Therefore thus says the Lord GOD: Because you have thought yourself to have the mind of a god, Therefore I will bring against you foreigners, the most barbarous of nations. They shall draw their swords against your beauteous wisdom, they shall run them through your splendid apparel. They shall thrust you down to the pit, there to die a bloodied corpse, in the heart of the sea. Will you then say, "I am a god!" when you face your murderers? No, you are man, not a god, handed over to those who will slay you…”
Listen carefully to these words from Ezekiel who speaks of retribution – of the wealthy meeting their downfall because they believe they are high and mighty, and the poor are just the masses not having the skill or drive to become successful and able to influence the decision-makers who control their destiny.
Consider what has been said by Jim Wallis in his 2013 book “On God’s Side: What religion forgets and politics hasn’t learned about serving the common good.” Wallis is unsettling because he speaks the truth – that which most of us don’t want to hear or perhaps don’t know. He said: “Modern presidents of the United States are all millionaires; most senators are millionaires too, and all are dependent on millionaire donors (and members of Congress are moving in the same direction).
All of our political campaigns are now controlled by money, and mere handfuls of incredibly wealthy people decide which candidates and campaigns will be viable. The Occupy movement has focused our attention on the top 1 percent who rule our economic structures; today the enormous gaps between the top and the bottom (and even the middle) of our society continue to grow. While CEOs make five hundred times as much as their average workers, it’s clear that the logic of the world remains intact about who we regard as most important.”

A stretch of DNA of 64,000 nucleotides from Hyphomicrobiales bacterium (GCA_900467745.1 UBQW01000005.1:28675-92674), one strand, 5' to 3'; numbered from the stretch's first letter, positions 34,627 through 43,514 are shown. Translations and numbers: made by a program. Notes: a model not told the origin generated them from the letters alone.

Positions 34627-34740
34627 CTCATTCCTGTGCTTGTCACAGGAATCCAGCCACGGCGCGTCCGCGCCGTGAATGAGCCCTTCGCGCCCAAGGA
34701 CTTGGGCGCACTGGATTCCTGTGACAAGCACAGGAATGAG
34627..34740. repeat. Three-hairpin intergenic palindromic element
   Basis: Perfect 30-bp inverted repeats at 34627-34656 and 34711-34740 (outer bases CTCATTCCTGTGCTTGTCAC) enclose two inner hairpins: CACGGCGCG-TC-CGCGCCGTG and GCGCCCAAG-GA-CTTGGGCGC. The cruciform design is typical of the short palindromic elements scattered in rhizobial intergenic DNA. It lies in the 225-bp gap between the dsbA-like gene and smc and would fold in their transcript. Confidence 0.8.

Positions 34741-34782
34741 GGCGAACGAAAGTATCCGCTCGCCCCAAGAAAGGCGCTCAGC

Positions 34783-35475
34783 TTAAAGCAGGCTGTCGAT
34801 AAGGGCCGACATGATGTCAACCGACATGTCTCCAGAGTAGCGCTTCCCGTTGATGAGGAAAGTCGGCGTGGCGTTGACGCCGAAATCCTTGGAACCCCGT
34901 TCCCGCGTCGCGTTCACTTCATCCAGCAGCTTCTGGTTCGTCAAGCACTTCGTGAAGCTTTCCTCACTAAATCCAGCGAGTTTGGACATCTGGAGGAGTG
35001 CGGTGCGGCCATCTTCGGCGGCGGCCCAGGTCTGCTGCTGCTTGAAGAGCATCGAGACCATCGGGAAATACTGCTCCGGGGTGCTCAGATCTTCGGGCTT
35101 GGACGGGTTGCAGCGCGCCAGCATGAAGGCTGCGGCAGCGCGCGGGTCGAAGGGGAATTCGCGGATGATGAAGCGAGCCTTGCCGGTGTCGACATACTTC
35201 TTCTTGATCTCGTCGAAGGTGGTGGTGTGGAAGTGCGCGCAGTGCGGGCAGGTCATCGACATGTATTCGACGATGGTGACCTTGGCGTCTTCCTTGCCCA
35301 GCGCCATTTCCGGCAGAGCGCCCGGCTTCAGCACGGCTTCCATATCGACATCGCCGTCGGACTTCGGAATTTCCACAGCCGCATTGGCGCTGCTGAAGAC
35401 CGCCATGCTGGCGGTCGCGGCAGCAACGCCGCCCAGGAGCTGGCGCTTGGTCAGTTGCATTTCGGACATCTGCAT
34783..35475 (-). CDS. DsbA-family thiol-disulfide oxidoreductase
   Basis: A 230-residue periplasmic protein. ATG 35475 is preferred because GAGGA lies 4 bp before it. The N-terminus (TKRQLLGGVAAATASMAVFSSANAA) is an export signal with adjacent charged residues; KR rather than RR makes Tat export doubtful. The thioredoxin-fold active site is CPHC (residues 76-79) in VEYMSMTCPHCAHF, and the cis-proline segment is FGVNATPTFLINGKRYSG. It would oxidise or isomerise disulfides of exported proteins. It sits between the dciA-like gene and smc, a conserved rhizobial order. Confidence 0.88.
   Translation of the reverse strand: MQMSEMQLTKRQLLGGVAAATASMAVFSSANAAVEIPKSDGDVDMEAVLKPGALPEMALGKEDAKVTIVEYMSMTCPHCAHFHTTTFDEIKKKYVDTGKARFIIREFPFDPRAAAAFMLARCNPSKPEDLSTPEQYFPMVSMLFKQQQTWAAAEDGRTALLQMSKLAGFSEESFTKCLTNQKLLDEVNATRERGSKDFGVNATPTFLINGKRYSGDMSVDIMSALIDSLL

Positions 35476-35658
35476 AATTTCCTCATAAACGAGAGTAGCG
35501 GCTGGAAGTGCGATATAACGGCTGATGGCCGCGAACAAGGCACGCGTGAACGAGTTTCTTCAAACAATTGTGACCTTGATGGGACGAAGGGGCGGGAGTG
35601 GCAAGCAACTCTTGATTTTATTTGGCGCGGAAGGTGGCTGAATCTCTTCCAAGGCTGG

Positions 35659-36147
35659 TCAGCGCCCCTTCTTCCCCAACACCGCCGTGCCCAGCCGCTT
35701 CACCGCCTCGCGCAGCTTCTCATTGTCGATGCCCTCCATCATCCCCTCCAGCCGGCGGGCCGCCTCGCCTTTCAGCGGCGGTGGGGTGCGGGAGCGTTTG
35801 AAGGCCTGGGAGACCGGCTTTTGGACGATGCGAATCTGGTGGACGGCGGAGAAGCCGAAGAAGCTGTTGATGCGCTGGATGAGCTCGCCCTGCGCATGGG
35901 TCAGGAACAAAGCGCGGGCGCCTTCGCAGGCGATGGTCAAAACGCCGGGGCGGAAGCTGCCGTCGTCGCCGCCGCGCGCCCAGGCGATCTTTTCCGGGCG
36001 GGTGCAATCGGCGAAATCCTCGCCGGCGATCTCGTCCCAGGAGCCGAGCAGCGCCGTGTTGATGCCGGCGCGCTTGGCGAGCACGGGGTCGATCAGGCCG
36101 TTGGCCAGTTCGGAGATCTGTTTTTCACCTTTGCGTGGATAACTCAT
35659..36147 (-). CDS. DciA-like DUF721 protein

Its five years since Wallis wrote his book, mid-term elections are approaching, and the next Presidential campaign has begun. Ezekiel would say they are not gods. Some of us think they are; most of us say not, and only those who seek the common good and put their gold and silver to charity are worthy to rule with justice as their goal.
As noted by Wallis, “When biblical prophets (such as Ezekiel) do hold their rulers, courts, and judges and landowners and employers accountable to the values of fairness, justice, and even mercy. The theological reasons for that are, in fact, the same: the reality of evil and sin in the concentration of power – both political and economic – and the need to hold that power accountable to justice especially in the protection of the poor.”
It’s time for all us to be modern-day prophets with Ezekiel being our role model - accountability.
Deacon David Pierce